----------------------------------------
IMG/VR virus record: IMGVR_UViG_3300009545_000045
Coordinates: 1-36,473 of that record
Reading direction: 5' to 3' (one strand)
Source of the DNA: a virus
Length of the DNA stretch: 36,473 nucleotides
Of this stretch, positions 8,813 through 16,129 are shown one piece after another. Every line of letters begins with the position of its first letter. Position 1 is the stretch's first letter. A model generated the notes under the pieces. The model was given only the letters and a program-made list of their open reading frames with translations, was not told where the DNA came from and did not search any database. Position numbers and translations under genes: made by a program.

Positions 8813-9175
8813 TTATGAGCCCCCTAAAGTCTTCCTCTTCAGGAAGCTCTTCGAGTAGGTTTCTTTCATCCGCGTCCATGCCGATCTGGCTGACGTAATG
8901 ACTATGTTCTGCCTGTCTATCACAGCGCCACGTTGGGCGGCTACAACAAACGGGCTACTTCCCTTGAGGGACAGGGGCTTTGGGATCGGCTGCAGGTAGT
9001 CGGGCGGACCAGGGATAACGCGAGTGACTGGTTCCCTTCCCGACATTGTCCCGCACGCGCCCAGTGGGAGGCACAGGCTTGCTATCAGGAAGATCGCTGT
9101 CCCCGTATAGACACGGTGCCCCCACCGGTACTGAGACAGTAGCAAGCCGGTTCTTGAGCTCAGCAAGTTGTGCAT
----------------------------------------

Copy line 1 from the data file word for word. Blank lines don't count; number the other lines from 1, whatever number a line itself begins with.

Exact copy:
IMG/VR virus record: IMGVR_UViG_3300009545_000045